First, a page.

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PlaceboPlacebo
Meds (Virgin)

 

 

OK, let's play a little game here. It's called 'spot the drugs reference'. Brian Molko scatters so many allusions to rock 'n' roll substances throughout the songs on this album you can entertain yourself for hours (well, whole minutes, at least) picking them out from his general flow of lyrical angst. But then, that's Brian Molko's shtick. He sings every song as if he's just awoken, bleary-eyed and fretful, after a heavy night of rock 'n' roll hedonism, and, in the daze of the come-down, he's just realised the Ultimate Futility Of Human Existence. And quite often his girlfriend's left him, too. Naturally, those deliciously angsty lyrics come neatly wrapped in Placebo's trademark sound: tense, restless rock workouts, unashamedly based around the basic formula of boldly-strummed major guitar chords, and bleak, sweeping ballads, qualms and inquietitude set to rumbling effects and plangent keyboards.

PlaceboIf all this makes Meds sound like a rather downbeat affair...well, in many ways, it is. But nobody does morning-after misery quite as well as Placebo. No other band conjures that same feeling of lying in the gutter, scowling defiantly at the stars. Nobody can write a loser anthem as disarmingly truculent as 'Drag'; nobody does wistful fancy quite as poignantly as Placebo manage on 'Follow The Cops Back Home'. This is a band that can thrash out a reverberant, exuberant, lust-fuelled punker like 'Because I Want You' - and then make domestic violence the subject of an achingly bittersweet serenade, as they do with 'Pierrot The Clown'. And on this one, all cynicism aside, when Brian Molko lets himself off the vocal leash on the line 'When I dream, I dream your fists,' I guarantee you will be hard pressed to keep your eyes from welling up. You'll almost be able to forgive him for pronouncing it 'Fests'.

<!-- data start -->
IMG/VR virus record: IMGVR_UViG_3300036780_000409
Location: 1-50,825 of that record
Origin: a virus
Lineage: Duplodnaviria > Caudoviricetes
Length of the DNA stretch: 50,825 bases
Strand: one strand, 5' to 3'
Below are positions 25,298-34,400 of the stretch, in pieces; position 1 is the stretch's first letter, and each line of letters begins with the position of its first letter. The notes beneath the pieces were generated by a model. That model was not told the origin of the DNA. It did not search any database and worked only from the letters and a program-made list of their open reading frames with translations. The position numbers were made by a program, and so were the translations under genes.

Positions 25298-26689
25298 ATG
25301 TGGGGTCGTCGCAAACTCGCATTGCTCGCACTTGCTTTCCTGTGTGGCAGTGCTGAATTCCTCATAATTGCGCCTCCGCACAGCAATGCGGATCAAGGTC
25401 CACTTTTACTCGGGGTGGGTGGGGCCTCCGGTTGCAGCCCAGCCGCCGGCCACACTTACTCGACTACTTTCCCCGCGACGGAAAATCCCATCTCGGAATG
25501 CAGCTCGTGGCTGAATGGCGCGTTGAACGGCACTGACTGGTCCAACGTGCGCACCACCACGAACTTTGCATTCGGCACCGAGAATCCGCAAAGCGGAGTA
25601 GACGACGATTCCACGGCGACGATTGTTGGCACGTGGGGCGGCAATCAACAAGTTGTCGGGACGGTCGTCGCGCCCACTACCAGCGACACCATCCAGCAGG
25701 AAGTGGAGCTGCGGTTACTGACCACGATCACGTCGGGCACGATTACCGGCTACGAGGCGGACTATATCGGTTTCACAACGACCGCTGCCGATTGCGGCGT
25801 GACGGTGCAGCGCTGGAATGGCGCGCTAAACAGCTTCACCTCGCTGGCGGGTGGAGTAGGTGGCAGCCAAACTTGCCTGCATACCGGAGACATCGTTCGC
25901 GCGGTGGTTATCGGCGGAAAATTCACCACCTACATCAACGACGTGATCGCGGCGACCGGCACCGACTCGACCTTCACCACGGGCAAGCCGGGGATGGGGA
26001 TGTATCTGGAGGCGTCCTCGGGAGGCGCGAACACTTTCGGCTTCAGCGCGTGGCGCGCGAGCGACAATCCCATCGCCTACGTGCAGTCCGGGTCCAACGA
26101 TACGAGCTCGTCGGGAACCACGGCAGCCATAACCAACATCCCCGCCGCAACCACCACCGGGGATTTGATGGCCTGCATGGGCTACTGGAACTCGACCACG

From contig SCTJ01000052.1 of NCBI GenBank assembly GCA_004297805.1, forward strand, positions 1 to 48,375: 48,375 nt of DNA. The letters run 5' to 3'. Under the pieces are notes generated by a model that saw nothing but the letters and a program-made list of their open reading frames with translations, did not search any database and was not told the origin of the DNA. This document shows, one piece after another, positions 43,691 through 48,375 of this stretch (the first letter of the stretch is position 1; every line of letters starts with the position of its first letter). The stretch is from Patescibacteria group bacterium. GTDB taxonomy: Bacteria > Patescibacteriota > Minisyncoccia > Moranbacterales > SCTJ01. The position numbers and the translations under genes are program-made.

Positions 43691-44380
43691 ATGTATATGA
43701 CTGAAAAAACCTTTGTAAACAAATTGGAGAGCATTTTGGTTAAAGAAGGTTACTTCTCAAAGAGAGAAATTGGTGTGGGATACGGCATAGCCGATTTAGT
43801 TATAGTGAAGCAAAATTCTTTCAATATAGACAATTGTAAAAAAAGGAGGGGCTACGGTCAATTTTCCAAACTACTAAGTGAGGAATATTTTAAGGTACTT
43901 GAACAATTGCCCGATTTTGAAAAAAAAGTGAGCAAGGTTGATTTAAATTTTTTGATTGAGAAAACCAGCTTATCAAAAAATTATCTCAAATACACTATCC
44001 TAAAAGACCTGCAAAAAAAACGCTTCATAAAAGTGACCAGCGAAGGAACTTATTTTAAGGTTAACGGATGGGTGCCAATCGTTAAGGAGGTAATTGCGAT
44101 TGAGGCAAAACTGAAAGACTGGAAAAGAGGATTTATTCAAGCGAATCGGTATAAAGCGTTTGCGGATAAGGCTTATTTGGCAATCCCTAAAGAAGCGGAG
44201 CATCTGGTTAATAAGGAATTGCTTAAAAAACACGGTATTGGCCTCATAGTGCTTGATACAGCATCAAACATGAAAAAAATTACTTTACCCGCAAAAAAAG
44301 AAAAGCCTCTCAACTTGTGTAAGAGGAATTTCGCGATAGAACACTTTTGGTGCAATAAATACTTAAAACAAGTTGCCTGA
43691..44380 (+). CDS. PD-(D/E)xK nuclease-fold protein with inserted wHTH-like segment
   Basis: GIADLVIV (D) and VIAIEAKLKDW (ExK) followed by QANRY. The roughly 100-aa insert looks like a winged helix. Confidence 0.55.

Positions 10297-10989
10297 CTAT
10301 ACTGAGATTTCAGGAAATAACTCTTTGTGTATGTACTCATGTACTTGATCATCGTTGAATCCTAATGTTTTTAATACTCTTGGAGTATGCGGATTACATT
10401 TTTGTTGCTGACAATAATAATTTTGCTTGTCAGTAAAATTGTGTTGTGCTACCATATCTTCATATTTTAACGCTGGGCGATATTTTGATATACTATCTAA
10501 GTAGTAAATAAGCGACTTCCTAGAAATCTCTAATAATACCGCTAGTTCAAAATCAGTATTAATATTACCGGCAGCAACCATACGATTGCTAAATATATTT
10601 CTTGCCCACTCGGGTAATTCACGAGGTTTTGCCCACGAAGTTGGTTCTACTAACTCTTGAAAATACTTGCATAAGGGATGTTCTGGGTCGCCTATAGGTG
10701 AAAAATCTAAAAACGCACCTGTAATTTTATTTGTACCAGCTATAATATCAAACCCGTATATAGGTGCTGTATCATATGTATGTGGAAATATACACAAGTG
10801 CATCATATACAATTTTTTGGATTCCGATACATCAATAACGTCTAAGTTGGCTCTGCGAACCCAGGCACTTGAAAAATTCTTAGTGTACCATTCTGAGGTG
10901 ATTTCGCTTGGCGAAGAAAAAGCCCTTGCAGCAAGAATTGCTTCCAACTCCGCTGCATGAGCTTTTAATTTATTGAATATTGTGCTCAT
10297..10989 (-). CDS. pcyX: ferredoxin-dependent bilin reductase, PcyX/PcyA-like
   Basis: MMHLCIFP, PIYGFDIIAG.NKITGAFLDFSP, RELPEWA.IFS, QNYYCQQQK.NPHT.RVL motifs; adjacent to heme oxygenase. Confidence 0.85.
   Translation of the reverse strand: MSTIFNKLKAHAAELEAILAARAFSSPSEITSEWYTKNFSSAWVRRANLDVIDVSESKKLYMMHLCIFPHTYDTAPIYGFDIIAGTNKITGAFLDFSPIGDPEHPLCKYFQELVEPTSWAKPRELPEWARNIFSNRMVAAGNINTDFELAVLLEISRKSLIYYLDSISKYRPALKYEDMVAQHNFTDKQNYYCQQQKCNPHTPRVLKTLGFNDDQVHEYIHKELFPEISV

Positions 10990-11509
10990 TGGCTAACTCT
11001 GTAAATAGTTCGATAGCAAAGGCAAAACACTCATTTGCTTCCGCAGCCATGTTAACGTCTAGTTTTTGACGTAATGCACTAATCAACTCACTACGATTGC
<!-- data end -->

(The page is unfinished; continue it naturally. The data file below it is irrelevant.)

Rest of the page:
Five albums in, and the Placebo formula is firmly established. Some might say its limitations are firmly defined. Certainly, Meds doesn't see the band going out of their way to push any envelopes. Essentially, this album is simply Placebo being Placebo. But there's the rub: they do it so well.

 

Essential links:

Placebo: Website | MySpace

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